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Saturday, September 25, 2021

Rising prevalence of Autism in U.S. linked to environmental factors

VENOOS MOSHAYEDI / AGGIE FILE

UC Davis Center for Children’s Environmental Health and Disease, researches impact of genes, environment on developmental disorders

More people than ever are being diagnosed with autism spectrum disorder in the U.S. This dramatic increase has led to a prevalence rate of 1 in 68 schoolchildren having autism, according to the Center for Disease Control and Prevention. This ratio is staggeringly high compared to the statistic 40 years ago, when the prevalence rate was 1 in 1,000 children.

Autism is a neurodevelopmental disorder that may impair a child’s skills regarding social interaction, communication, the ability to understand abstract concepts and other areas of functioning.

The UC Davis Center for Children’s Environmental Health and Disease Prevention (CCEH) seeks to identify environmental, immunologic and genetic risks of neurodevelopmental disorders such as autism.

The CCEH has a multidisciplinary team of researchers who investigate how the interactions between our genes and the environment play a role in the expression of autism.

“Children with autism have a different immune system and a different immunological response compared to those without the disorder, even with similar exposure of environmental factors,” said Dr. Julie Van De Water, a professor of medicine at the UC Davis Department of Internal Medicine.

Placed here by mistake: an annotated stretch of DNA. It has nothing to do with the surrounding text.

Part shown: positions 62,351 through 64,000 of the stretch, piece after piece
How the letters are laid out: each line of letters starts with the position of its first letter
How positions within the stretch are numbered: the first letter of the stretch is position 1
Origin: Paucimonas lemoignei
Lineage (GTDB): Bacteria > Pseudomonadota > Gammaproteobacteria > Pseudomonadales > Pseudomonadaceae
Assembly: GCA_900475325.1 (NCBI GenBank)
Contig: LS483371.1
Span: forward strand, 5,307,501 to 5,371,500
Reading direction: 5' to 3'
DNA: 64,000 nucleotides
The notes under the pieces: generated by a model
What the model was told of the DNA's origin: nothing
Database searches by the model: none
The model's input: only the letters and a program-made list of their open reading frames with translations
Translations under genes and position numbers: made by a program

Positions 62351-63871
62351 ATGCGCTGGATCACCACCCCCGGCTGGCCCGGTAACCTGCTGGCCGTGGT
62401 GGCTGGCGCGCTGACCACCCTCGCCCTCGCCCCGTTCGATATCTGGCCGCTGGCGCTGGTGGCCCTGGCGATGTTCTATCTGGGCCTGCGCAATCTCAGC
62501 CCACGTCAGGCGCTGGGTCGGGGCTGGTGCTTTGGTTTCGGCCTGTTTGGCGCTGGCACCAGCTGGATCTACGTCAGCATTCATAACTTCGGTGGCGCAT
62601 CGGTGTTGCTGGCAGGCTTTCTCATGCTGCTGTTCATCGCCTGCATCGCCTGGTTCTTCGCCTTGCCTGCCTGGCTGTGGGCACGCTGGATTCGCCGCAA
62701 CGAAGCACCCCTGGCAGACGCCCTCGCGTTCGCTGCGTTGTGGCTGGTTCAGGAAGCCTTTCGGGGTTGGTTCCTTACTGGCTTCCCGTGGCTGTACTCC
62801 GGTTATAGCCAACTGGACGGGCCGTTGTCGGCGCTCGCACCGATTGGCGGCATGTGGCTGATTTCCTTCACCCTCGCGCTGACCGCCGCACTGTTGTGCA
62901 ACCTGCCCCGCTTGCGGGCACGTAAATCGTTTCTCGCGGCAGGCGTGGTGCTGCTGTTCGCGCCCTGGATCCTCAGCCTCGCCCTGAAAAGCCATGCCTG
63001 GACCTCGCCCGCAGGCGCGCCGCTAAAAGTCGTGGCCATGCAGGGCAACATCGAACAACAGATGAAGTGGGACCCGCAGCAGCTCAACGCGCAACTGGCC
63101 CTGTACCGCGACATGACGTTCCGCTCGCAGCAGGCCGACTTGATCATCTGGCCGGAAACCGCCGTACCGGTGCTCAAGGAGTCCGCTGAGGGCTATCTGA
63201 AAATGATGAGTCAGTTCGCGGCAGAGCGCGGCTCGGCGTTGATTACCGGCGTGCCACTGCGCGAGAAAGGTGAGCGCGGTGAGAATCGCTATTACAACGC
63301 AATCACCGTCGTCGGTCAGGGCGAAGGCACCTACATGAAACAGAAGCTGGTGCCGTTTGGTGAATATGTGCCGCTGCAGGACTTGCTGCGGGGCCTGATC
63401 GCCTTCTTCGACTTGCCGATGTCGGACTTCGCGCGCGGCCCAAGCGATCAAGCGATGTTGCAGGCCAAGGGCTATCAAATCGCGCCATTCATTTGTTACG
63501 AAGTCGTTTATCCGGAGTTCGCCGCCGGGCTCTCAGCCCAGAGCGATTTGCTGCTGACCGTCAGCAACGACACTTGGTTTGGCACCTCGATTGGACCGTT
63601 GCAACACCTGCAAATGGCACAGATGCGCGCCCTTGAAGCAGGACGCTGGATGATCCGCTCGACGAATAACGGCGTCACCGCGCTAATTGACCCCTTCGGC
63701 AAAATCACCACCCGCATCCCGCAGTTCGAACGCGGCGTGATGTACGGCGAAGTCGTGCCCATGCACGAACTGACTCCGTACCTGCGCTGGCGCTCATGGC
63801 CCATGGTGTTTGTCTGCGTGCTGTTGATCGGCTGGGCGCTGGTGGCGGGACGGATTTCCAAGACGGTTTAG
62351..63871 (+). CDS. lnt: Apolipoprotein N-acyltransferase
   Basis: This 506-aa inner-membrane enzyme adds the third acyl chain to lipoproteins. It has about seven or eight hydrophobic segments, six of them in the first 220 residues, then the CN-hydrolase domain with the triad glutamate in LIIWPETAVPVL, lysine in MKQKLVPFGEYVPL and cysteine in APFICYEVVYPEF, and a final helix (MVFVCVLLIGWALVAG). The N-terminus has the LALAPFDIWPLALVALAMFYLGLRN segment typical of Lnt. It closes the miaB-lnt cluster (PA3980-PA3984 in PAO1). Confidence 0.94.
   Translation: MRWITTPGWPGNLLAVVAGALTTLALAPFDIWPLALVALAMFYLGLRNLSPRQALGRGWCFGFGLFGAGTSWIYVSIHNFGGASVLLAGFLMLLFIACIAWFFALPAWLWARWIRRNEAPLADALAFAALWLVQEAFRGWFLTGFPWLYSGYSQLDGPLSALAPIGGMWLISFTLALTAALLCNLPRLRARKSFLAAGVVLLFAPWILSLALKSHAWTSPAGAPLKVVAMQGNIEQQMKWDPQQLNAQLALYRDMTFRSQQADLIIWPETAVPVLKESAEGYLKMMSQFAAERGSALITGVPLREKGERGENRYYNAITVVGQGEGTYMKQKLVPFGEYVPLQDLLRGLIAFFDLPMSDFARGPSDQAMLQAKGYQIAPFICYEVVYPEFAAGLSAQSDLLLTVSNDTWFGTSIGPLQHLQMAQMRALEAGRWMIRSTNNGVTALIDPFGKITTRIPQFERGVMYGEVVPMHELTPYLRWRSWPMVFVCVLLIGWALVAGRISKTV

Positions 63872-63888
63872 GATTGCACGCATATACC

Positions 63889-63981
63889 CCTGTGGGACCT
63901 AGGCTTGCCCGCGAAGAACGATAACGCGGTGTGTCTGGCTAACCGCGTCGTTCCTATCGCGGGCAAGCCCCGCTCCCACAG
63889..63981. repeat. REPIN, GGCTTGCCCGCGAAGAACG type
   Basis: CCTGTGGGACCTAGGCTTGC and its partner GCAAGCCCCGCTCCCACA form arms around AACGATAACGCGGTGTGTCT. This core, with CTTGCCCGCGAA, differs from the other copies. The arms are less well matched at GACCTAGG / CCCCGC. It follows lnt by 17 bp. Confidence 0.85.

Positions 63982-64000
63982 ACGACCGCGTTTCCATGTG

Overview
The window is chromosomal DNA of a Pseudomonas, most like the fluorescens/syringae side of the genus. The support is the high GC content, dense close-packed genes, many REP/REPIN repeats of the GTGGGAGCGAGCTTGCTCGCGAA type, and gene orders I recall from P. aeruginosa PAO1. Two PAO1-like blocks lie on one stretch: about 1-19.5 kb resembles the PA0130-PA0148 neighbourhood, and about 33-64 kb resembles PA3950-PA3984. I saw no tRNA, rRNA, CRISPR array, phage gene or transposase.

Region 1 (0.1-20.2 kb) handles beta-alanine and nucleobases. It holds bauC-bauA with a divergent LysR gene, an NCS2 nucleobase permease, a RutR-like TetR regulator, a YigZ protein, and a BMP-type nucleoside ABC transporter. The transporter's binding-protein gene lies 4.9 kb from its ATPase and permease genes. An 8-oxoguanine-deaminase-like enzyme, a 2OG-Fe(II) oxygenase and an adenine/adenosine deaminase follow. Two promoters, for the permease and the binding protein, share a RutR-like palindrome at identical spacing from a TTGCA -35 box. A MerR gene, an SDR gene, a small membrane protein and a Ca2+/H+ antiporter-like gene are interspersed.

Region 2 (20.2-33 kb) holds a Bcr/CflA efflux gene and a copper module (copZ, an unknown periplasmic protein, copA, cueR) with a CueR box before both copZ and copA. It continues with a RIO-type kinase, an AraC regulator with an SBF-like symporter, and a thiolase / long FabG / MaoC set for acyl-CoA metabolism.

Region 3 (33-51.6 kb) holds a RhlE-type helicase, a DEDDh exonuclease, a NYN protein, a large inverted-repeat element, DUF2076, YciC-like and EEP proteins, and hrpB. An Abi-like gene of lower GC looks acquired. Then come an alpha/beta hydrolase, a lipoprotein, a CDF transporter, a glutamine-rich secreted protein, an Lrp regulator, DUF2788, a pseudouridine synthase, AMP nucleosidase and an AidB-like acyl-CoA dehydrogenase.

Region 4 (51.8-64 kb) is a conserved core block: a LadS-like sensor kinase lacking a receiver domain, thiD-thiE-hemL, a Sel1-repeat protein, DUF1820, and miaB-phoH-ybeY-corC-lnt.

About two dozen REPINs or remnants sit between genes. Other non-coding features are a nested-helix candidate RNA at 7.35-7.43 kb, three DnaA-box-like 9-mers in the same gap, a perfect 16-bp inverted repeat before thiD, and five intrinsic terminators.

The CCEH research goals seek a better understanding of the basis of neurodevelopmental disorders and hope to eventually prevent these disorders, not just treat them.

“Sometimes pregnant females have higher levels of inflammatory molecules and it can change the way the brain develops,” Van De Water said. “This is known to be associated with development of schizophrenia and autism.”

Research conducted at the center looks at how and why certain environmental exposures can change both maternal and child immune system function and response.

Environmental toxicants can impact developing neurons and brains and can change maternal immune systems, which in turn can affect development of the fetus or infant. However, the environment surrounding a child does not necessarily equate to the conditions outside. A child’s environment includes what they eat, breathe and what touches their skin. They can also be affected by what the mother eats, breathes and touches during pregnancy.

The awareness of how people’s bodies interact with environmental exposure is critical, particularly in the context of children.

“Children, pound for pound, get more exposure because of their body size,”  Van de Water said. “Adults have much more mass and tissue compared to babies.”

Known environmental factors that may impact neurodevelopment include heat stress and anesthesia; these factors seem to have an early onset effect in babies that can become a lifelong problem.